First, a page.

Israeli Communications Minister Shlomo Karhi is promoting emergency regulations that would allow him to direct police to arrest civilians, remove them from their homes, or seize their property if he believes they have spread information that could “harm national morale” during Israel’s ongoing war against Palestinians in Gaza.
These emergency regulations, titled “Limiting Aid to the Enemy through Communication,” would apply to the general public as well as local and foreign media reporters. The regulations would empower Karhi to order police to arrest journalists, halt media broadcasts, and confiscate a media outlet’s output if he views it as “enemy propaganda” or harmful to national security and public order. These regulations would apply to both inaccurate and factual reporting.
The drafted regulations have been submitted to the Attorney General’s Office and the cabinet for approval. While the regulations have already been approved by the National Security Council, the Defense Ministry, and others, the regulations are unlikely to be approved by the government’s legal counsel in their current form. The regulations are currently being examined to see if they are legally within Israel’s emergency law powers.
The proposed regulations appear to be aimed at shutting down reporting by Al Jazeera on the atrocities Israel is committing in Gaza. While the regulations do not explicitly call out Al Jazeera, Karhi recently accused Al Jazeera’s factual reporting of being inflammatory in an interview with Israel’s Army Radio.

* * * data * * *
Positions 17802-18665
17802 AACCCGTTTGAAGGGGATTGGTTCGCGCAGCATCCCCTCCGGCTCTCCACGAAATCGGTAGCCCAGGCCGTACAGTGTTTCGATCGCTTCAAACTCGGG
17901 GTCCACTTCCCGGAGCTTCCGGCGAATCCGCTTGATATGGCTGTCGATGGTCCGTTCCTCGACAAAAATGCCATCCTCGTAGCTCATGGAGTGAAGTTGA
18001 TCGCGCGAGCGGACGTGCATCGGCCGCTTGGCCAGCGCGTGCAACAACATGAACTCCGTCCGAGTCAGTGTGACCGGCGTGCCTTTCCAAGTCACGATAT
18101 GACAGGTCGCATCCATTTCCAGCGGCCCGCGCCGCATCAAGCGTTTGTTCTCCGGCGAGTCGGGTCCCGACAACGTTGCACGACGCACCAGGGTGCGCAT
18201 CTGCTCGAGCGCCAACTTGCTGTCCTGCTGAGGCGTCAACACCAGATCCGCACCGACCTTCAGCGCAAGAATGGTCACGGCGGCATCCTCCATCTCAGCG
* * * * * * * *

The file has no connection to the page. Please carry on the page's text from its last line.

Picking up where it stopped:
“This is a station that incites, this is a station that films troops in assembly areas (outside Gaza) … that incites against the citizens of Israel — a propaganda mouthpiece,” Karhi claimed.
Al Jazeera recently reported that Israeli air raids in southern Gaza have killed dozens of Palestinians who fled northern Gaza after Israel ordered them to evacuate, and that Israel’s relocation order may be in breach of international law.
The Gaza health ministry estimates that Israeli strikes on Gaza over the past 10 days have killed at least 2,750 Palestinians and wounded 9,700. On Tuesday, an Israeli air strike on a hospital killed hundreds of people, and an Israeli air strike targeting a school that had been functioning as a shelter for displaced people killed at least another six people, the United Nations Palestinian refugee agency UNRWA said.
At least 15 journalists, many of whom were Palestinian, have been killed, according to the Committee to Protect Journalists (CJP). Press freedom watchdog groups, including CJP, have alleged that Israel may be targeting journalists.
“Just by looking at the names [of the deceased journalists], it appears that all except two were Arab, one being Israeli (missing) and the other being foreign (injured),” Matthew Sparks, an anthropologist and historian of Sinai and the Naqab, told Truthout. “I am seriously concerned that one of my friends who is a journalist is dead.”
The Israeli government is also cracking down on people who have posted pro-Palestinian content on social media. On Monday, Dalal Abu Amneh, a Palestinian singer, was arrested by Israeli police for “incitement” after posting a Palestinian flag with the caption “there is no victor but God” in support of Gaza.
“Israel is technologically superior in terms of monitoring and surveillance of citizens,” Sparks told Truthout. “[The country’s] strength is in tech, and that is the direction they are going with regard to their national security, and monitoring communications.”
Israelis have been demonstrating against the government in recent days. Dozens of Israelis protested outside of the Defense Ministry in Tel Aviv on Saturday, calling for Netanyahu to resign. Protesters raised banners that read: “Bibi (Netanyahu), your hands are stained with blood”, “We have been abandoned”, and “There is no trust, resign.”
“When the war against Hamas is ‘over’ it will be the people against the government [and] the people will be more united against the government,” Sparks told Truthout.
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